Stephanie Ciccarelli:
That’s the litmus test, right, is believability? Well, I think we’re ready to hear some of our first auditioners, but before we do, Julian’s like, no, no, no, Steph, you haven’t done what you normally do yet. What we’re going to do is talk about the actual job.

Stephanie Ciccarelli:
We’re looking for a male voice, middle-aged. The category of work is radio, this is broadcast, obviously, and we’re looking for a general US accent, not a regional one, but just someone who sounds American, if you will. The style would be over the top and engaging.

Stephanie Ciccarelli:
Essentially this is a classic rock station. You’re probably getting ideas in your head about what that means. This classic rock station is known for being crazy and way out there. They are Nevada’s most listened-to radio morning show since 1997.

Stephanie Ciccarelli:
Knowing that, we’ve got Charlie The Cheese Factory Torino, we’ve got Slick Nick Brown, and of course their producer, Dave. They need somebody, one of these people hopefully who’s auditioning today, to bring a strong radio promo campaign to keep their listeners locked in so that everybody can just find out what on earth Charlie and Nick are going to talk about for that show. The listening audience happens to be mainly male listeners who are between the ages of 30 and 55. Julianna, how about some artistic direction?

Julianna Lantz:
We need a classic radio announcer voice that can be outrageous and goofy. We need that classic polish you’d expect from a radio morning show but be able to add the quirkiness of the script. We really want the voice actor to have fun with the script as their tone and approach will add color to these commercial reads in order to have the desired impact.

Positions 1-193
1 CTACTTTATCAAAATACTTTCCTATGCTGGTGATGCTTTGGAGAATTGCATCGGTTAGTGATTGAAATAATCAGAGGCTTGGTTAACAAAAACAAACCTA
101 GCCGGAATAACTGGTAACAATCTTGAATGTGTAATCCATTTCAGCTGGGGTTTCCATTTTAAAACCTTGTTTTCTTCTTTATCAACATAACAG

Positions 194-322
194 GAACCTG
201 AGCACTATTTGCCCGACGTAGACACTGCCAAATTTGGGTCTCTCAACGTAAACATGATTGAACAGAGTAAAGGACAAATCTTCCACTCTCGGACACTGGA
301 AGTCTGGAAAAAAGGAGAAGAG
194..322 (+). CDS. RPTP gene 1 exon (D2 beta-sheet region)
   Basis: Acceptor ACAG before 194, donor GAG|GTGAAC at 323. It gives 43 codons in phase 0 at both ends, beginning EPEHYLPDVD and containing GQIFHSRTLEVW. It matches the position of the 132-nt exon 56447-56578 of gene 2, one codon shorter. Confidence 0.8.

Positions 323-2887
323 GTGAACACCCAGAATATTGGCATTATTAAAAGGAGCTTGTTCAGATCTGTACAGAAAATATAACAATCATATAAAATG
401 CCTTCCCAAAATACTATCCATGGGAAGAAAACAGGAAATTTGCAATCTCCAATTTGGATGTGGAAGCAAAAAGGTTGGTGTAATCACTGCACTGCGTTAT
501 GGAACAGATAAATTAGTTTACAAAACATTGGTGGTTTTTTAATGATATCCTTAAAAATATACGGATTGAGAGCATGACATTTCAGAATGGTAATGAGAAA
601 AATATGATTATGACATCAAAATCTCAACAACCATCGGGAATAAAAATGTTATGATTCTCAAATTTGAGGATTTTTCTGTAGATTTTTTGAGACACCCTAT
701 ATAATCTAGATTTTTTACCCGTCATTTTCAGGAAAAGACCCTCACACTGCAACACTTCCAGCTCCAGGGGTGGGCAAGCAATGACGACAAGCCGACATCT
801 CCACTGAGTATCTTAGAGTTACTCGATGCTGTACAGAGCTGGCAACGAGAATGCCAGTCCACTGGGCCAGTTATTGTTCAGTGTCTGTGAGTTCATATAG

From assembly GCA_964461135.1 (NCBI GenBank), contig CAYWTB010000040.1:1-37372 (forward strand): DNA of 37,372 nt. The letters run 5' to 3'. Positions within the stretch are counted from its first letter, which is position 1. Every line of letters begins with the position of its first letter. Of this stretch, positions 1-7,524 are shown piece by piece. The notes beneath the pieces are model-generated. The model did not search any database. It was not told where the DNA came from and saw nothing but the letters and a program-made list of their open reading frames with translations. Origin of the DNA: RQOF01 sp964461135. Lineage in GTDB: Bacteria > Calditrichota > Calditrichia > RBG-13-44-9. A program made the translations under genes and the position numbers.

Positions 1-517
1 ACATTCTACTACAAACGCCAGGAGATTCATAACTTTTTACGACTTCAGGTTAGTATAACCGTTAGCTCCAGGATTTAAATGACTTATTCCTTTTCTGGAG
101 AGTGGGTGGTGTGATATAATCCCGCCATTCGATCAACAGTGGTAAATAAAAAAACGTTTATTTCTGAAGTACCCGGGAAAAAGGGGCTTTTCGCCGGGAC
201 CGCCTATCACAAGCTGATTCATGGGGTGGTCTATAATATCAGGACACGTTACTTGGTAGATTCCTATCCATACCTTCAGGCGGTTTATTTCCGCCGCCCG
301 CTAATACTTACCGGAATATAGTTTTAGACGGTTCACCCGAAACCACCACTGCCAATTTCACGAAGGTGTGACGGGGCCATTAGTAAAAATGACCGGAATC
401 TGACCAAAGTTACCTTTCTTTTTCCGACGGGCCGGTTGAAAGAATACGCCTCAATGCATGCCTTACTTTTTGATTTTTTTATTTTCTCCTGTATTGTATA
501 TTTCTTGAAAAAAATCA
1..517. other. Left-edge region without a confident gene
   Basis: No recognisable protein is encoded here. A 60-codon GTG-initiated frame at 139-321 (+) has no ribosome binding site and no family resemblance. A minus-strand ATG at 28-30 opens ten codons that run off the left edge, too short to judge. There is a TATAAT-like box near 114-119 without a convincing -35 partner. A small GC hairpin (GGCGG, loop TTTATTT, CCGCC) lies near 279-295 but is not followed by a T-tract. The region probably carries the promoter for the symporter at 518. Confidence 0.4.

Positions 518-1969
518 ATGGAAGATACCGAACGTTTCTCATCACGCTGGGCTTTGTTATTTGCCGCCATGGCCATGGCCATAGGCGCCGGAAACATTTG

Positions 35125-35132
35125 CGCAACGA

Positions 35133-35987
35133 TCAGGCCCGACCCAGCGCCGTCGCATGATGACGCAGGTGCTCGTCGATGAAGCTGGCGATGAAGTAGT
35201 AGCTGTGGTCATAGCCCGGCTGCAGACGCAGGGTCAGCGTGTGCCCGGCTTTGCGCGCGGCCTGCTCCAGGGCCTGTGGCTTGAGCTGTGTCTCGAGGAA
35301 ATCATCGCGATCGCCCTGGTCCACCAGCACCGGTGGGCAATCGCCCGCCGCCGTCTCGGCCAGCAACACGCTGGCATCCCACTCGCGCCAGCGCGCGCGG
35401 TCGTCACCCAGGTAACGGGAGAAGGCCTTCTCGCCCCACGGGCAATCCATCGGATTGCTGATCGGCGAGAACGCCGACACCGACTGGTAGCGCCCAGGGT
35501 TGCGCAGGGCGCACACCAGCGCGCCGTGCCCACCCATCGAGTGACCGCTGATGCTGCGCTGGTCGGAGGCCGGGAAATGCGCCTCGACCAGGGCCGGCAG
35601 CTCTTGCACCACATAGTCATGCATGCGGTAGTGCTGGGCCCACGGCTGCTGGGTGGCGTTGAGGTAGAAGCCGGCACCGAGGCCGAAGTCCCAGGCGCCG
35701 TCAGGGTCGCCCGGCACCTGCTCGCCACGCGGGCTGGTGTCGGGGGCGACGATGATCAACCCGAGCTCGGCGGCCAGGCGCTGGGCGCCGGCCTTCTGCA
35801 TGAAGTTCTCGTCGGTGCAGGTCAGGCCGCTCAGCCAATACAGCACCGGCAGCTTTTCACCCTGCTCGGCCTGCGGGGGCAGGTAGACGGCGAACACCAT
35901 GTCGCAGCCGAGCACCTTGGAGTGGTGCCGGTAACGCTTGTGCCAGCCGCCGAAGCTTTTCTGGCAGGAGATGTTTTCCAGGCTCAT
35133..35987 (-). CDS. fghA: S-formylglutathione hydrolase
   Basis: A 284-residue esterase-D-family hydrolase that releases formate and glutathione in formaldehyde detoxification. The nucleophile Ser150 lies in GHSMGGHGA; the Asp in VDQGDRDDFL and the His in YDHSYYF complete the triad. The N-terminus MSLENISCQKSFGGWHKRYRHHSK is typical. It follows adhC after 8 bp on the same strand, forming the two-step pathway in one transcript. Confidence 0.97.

Stephanie Ciccarelli:
Does that sound like a tall order, Marc, or do you think it’s doable?

Marc Preston:
I think it’s very doable, and I think that that sounds very much like a direction you would get from a radio station looking for promo, because sometimes these big rock stations, sometimes they like a young edgy sound, so they were very specific in looking for that, when you say classic sound. Now I now know what we’re looking for.

Stephanie Ciccarelli:
Absolutely. Okay, Shelley, let’s roll that first audition.

Audition 1:
Want tickets to the biggest rock festival this summer? Tune in to 95.7 WFPK, The Jackal, tomorrow at 7 AM to find out who Charlie The Cheese Factory Torino and the boys will roast on live radio, as listeners battle for the last 10 tickets to Heat Wave.

Julianna Lantz:
All right, Marc, what are your thoughts?

Marc Preston:
I think, I’m going off of the direction, of course, and I will say this, I know before we started rolling I said this, but I have been in the exact same spot as any one of these gentlemen have. Being critiqued can be rough. Especially when anybody auditions, they really want the gigs, so I want to hopefully give him a little note here. If I think they’re spot-on, then great. If not, then maybe some notes were … what might be able to help them get there. Hopefully I can-

Julianna Lantz:
Constructive criticism, as you were saying.

Marc Preston:
Yeah! Absolutely.

Julianna Lantz:
Yeah, definitely.

Marc Preston:
I did notice that, we were talking a rock station, and overall energy, he was moving along slow. One of the things I tell my students is, especially in promo, you don’t want to come to a full stop at each line. You want to have forward momentum and energy. I felt like he was a little on the staccato side, if you will.

Marc Preston:
He had a good tone, a general tone, but I think I’m feeling more in the commercial direction on this read. They want a classic voice. They wanted quirky and energy and I didn’t necessarily feel like he was punching up the two big things you have to, in any promo, which is the brand or the station, or sometimes three things, of course, you also have a show, and then whatever the promotion is.

Marc Preston: